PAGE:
• How To Read Your Credit Report

    CIBIL (Credit Information Bureau India Limited) is the credit rating and research organisation of India. Based on spends and payments through and on credit lines such as credit cards, personal loans, home loans, car loans and others, information is provided by lenders to CIBIL. This information is carefully collated and curated over a period of time and an analysis of the same provides the data that gives you the credit score and history. Depending upon the score and credit history, most banks and lenders take decisions on whether to provide you with extra lines of credit or not.

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    Analysing the CIBIL Report

    The key thing to understand once you receive your credit report is that it is an aggregate view of how well you stand in the views of any lender in the country or abroad. Though your next loan or credit card might not be approved or rejected solely on the basis of the contents of the report, you should make it a point to ensure your credit history is as clean as possible.

    The credit report from CIBIL has different sections that can reveal a ton about one’s credit health when scrutinised well. The various sections in the report are as follows –

    1. CIBIL TransUnion Score
    2. Personal Information
    3. Contact Information
    4. Employment Information
    5. Account Information
    6. Enquiries Information

    The above elements of the report can be explained as below –

    CIBIL TransUnion Score is the first section of the Credit Information Report (CIR). This section provides a figure normally between 300 to 900 and a percentile figure of applicants who have been sanctioned loans in the past one year under a specific financial band. Speaking of the score that ranges from 300 to 900, the higher your score in this range, the better are the chances that a bank might approve your next loan or credit card. The flipside to the score is that if it is below 300, it is a really bad indicator of your credit health. Additionally, you might come across terms like NA or NH. Those terms mean either there is no credit history available or you might be new to the credit system. If you haven’t conducted any transaction through credit lines over the past few years, it will also read NA or NH for you. That is not a bad reflection in any way.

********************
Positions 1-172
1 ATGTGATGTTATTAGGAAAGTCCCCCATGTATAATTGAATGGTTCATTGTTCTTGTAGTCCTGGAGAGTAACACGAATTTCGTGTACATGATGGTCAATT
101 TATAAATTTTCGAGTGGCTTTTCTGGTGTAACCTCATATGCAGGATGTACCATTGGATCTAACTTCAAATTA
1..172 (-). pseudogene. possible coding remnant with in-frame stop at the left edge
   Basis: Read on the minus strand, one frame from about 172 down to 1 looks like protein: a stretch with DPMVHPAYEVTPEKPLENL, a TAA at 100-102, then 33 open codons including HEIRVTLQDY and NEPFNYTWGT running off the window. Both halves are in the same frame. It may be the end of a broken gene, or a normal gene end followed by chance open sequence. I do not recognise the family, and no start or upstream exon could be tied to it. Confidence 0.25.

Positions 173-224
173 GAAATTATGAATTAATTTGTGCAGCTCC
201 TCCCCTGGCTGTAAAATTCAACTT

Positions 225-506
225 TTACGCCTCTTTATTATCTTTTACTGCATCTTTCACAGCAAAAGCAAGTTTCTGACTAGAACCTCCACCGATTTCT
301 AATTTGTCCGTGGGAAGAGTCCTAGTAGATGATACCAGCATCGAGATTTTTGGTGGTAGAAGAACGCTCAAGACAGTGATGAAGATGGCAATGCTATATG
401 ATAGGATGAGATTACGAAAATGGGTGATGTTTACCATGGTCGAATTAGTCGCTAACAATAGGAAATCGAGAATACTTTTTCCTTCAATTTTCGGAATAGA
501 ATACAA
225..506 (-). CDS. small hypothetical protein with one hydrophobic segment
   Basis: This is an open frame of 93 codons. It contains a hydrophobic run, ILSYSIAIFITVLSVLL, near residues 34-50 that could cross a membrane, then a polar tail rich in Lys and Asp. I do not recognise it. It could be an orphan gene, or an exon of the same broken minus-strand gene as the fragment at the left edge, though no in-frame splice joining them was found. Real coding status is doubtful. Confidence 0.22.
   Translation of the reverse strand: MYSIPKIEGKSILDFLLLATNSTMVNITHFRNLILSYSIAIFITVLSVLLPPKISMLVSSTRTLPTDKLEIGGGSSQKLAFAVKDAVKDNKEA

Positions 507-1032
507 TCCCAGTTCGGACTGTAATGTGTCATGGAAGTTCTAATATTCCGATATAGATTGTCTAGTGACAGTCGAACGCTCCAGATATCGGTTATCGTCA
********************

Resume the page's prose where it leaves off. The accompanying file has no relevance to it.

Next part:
Personal Information section deals with name, passport number, date of birth, PAN number, Voter ID and any other proof of identity that CIBIL possesses about you. Information provided through lenders who have dealt with you directly will be marked with the letter “e” against the relevant details.

    Contact Information can have up to four addresses that can include permanent, temporary and office addresses. Email IDs and phone numbers as provided by the lenders will also be listed.

    Employment Information can relate details about employers and income at the time of applying for a loan or a credit card. In case of two more different applications, this data can vary.

    Account Information section is probably the most important section to be encountered. It has all the information about every open loan and credit card. Definite details like the lender’s name, date of initiation, date of last payment, individual or joint account holder type, amount of loan or overdue, total outstanding and a month-based record of payments made for the past 3 years. If you encounter a red band covering any information here, it means that particular information is disputed. You could probably discuss with the lender on the same and get it sorted through a letter of clarification. Based on the lender’s input, the red band may or may not be removed.

    Enquiries Information basically depicts the name of institutions which have made enquiries on your credit score. You can know who has you on their prospective customer list/avoidance list.

    Glossary of Terms

    Apart from the information mentioned above, here are a list of terms that can help you understand what exactly the CIR is mentioning in its words about you –

    1. DPD – Days Past Due shows how many days have passed since the due date of payment. Anything more than zero or ‘Standard’ is bad
    2. CN – Control Number mentioned at the top of the document and it can be used as a reference if you find any information that is incorrect
    3. Settlement Amount – In case of a disputed payment, the borrower and the lender might agree on a certain amount less than the actual to be paid and the remaining is written off. This deals with that aspect of a credit line
    4. Written off Amount – An amount on a credit card or loan that has been lost to the borrower. It is a bad aspect in a credit score.


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